Magpie’s lifestyle is a strong testament to their commitment to music with a purpose. They spend weeks at a time on the road, performing their music in concert halls, coffeehouses, classrooms, and other venues around the country. When they are not performing, they are often hard at work writing songs, plays, and education programs. A vacation for them is spending time at home in their mountainside residence in upstate New York.

 

Imaginary Journeys

The effect of Magpie’s music on classrooms that participate in Inner City-Inner Child’s early childhood development program Dancing With Books is magical. As children like Mateo know, Magpie delivers riveting performances that bring picture books to life through an inspired layering of lyrics, voices, string arrangements, choreography, and passion—passion for teaching young children, enhancing education, and promoting their vision of a better world through the art of music.

A vivid example of this is Dancing With Books’ Imaginary Journeys residency, in which Magpie amplifies Stella Blackstone’s Bear on a Bike picture book through an original song, “Let’s Go Traveling.” This upbeat tune, which encourages children to use their imagination to travel to far destinations like Cuba and Ghana, showcases Magpie’s remarkable ability to transport listeners to a distant time and place through their music.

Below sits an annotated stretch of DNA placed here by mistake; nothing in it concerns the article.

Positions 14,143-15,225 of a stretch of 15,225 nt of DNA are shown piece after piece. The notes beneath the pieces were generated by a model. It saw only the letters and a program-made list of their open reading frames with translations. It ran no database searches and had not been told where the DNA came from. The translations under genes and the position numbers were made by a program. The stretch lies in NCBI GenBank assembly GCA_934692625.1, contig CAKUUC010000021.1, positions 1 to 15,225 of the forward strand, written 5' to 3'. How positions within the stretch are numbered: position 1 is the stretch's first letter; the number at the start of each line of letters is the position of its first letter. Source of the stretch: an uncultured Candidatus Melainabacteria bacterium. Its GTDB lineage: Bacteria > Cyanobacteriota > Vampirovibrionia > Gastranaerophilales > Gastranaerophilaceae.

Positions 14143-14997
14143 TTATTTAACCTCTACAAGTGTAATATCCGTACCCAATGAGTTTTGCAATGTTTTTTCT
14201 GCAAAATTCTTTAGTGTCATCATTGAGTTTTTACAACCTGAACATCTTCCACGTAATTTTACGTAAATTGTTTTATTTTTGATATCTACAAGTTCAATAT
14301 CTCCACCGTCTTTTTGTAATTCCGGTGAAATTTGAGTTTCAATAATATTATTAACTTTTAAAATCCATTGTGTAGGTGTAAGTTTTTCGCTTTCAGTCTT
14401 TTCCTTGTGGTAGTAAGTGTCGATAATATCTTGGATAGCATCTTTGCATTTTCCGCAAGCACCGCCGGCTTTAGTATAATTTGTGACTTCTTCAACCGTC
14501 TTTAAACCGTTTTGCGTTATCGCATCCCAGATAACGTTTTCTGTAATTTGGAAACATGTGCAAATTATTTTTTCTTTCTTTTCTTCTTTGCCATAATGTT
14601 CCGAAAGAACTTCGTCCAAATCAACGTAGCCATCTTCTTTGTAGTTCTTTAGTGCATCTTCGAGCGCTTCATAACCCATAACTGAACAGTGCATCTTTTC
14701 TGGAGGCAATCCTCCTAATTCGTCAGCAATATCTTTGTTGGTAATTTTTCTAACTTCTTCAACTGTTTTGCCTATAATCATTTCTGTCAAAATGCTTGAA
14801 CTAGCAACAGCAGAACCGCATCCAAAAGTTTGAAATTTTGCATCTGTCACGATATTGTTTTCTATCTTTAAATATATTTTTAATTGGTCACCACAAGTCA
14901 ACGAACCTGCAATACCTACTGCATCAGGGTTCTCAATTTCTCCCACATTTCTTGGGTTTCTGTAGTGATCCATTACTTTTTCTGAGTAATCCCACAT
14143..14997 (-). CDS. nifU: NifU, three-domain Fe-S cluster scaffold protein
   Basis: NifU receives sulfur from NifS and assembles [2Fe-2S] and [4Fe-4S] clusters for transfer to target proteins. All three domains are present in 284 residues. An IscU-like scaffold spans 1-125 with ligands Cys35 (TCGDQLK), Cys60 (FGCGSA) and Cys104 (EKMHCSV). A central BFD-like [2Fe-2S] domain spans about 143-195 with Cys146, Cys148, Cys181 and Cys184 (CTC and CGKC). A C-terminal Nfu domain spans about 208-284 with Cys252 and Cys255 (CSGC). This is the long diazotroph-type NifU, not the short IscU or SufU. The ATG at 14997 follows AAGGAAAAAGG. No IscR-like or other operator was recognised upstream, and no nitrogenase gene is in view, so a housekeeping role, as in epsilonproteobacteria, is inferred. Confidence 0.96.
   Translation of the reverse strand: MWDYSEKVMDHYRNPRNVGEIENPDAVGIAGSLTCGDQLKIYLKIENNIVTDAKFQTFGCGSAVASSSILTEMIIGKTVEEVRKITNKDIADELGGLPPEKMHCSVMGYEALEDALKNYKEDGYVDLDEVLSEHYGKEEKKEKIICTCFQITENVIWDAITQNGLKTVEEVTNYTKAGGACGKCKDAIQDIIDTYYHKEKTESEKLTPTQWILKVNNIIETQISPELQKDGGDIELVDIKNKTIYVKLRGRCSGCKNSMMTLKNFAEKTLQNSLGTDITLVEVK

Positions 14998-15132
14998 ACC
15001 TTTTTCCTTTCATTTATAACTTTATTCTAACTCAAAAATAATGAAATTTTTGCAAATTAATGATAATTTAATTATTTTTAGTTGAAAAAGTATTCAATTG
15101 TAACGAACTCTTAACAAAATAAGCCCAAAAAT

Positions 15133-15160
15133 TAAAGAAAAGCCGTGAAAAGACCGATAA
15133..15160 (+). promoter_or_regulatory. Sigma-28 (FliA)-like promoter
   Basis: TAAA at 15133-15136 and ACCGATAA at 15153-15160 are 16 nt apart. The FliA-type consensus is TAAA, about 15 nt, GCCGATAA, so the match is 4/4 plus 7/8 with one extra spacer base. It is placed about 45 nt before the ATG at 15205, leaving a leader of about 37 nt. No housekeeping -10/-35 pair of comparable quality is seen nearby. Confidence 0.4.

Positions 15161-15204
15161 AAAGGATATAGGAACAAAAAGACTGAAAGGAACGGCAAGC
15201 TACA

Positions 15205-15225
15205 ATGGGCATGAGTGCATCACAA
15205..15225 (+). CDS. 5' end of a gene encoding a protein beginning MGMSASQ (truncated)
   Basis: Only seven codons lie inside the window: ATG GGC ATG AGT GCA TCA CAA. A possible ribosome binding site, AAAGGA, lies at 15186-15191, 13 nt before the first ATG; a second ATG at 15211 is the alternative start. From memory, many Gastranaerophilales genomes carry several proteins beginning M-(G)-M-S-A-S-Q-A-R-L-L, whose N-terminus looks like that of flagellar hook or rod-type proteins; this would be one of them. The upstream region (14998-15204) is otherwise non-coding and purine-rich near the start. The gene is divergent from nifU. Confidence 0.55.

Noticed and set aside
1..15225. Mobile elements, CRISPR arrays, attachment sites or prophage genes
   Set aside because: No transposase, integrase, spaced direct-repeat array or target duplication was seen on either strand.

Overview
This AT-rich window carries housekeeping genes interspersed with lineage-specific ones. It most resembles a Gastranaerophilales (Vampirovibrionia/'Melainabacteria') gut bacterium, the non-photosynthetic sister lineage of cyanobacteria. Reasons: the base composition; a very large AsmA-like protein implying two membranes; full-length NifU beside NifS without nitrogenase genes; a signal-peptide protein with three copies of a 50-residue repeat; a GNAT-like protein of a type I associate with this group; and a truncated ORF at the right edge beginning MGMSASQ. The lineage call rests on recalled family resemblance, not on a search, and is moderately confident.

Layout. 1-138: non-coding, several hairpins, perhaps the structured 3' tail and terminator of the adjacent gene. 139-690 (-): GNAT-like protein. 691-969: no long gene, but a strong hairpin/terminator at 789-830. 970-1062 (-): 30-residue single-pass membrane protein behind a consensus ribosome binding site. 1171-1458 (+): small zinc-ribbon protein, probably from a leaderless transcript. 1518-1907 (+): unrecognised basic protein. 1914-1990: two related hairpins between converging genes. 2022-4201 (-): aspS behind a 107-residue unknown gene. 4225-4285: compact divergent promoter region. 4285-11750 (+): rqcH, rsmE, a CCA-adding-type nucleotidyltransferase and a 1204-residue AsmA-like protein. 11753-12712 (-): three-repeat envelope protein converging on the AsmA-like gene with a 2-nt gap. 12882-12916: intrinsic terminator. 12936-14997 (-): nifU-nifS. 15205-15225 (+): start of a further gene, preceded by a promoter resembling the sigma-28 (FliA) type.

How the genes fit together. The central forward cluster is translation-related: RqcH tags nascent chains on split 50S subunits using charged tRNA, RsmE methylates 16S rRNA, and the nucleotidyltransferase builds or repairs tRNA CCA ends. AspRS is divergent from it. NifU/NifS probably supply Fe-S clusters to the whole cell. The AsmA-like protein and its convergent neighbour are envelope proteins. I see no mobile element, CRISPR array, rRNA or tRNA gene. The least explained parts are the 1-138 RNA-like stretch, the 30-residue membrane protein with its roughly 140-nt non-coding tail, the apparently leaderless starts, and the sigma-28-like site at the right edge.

Whether performing alone or in vibrant collaboration with the African drummers, vocalists, and other teaching artists on Inner City-Inner Child’s team, Magpie’s presence in the classroom is transformative. Teachers repeatedly tell us how Magpie’s music unlocks hard to reach children, and takes children like Kayla, Madison and Mateo on a phenomenal journey that allows them to reach a new level of self-expression. Children and teachers miss Magpie when their classroom residency ends, but they are left with the enduring gift of re-imagining what it means to engage with a book.

 

An Invitation to You

No blog can fully capture the extraordinary effect of Magpie and the rest of Inner City-Inner Child’s teaching artist team on the children in our programs. We invite you to watch our video and click here if you’d like to learn more about how to support our work. Let’s go traveling!

 

For more than two decades, Inner City-Inner Child (ICIC) has supported early childhood education in Washington, DC through arts education programs and early childhood development training. We provide quality arts integration and early childhood development programs that serve low-income families in DC. ICIC also provides arts-focused professional development programs for teachers who work in early childhood centers and school-based early childhood education programs in DC. In addition, we engage low-income DC parents in child development activities that help them create learning experiences at home.